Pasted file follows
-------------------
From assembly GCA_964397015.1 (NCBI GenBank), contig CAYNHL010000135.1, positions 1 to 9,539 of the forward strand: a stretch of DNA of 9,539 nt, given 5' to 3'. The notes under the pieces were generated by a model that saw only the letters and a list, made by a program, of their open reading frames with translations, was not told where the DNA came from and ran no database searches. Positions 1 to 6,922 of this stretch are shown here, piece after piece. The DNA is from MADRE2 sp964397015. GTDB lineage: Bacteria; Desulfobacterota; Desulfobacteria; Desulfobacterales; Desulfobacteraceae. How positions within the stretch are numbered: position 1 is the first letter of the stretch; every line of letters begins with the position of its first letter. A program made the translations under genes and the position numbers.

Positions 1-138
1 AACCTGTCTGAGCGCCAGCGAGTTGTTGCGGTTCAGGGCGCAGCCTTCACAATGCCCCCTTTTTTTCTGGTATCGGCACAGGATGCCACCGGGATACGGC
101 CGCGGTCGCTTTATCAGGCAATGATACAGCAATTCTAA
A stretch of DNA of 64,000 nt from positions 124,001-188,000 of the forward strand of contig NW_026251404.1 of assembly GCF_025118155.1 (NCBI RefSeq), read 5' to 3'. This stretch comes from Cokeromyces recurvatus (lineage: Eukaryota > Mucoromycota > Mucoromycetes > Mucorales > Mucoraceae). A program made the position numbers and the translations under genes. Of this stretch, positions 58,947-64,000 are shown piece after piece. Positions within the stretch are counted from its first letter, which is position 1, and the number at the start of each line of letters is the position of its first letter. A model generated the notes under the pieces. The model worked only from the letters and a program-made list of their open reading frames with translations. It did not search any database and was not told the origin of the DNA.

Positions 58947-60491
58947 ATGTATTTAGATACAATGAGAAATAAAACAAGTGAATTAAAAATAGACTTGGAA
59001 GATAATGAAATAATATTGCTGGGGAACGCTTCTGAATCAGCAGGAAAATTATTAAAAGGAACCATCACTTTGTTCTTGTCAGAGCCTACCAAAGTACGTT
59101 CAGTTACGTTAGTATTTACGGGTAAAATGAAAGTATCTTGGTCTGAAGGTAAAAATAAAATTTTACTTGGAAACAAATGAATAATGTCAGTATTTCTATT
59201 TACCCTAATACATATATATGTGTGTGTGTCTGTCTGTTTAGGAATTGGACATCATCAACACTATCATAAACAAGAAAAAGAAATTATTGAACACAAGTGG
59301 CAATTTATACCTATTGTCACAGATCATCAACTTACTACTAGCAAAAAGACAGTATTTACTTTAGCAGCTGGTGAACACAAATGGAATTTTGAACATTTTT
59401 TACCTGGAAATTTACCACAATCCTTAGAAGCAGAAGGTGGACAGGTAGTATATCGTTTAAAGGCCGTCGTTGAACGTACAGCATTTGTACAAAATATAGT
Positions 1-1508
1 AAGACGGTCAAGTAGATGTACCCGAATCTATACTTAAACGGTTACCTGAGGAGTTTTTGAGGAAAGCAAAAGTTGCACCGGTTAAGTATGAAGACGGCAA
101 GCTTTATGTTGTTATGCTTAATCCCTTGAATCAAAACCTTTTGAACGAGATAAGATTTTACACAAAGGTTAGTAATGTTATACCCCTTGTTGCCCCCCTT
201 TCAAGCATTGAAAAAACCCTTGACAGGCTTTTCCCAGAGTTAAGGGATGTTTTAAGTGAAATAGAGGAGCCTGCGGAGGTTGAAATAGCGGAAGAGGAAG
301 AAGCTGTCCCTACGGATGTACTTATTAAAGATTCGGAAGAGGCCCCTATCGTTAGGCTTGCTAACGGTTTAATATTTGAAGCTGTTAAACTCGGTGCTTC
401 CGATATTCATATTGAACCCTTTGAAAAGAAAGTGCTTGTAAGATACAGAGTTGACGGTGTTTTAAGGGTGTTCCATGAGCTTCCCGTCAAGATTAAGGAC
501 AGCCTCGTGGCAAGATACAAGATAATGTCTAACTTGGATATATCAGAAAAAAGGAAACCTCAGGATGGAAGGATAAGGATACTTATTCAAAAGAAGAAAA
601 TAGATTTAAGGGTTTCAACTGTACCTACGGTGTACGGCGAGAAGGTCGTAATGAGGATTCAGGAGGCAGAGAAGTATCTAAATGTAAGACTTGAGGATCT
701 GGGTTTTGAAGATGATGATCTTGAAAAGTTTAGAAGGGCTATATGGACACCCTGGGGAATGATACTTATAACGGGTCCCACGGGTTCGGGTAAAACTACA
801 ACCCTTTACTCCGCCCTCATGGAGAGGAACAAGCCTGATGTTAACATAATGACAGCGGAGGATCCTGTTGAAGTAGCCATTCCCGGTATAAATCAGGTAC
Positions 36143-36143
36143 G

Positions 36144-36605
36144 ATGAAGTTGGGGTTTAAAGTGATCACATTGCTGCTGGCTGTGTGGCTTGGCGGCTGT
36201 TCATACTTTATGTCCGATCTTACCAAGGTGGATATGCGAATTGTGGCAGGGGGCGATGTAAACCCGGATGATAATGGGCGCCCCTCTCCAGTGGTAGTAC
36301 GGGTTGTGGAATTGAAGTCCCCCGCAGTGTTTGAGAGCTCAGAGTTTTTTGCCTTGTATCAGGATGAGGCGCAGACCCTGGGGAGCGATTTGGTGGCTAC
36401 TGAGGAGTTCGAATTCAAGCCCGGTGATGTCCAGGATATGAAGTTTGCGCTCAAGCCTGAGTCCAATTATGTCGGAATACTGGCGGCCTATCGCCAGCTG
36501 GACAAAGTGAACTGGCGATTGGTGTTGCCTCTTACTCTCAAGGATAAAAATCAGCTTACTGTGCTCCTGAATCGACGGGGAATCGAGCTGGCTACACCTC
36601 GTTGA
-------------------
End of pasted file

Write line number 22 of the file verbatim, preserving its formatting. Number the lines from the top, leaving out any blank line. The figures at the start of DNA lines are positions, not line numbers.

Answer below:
801 ACCCTTTACTCCGCCCTCATGGAGAGGAACAAGCCTGATGTTAACATAATGACAGCGGAGGATCCTGTTGAAGTAGCCATTCCCGGTATAAATCAGGTAC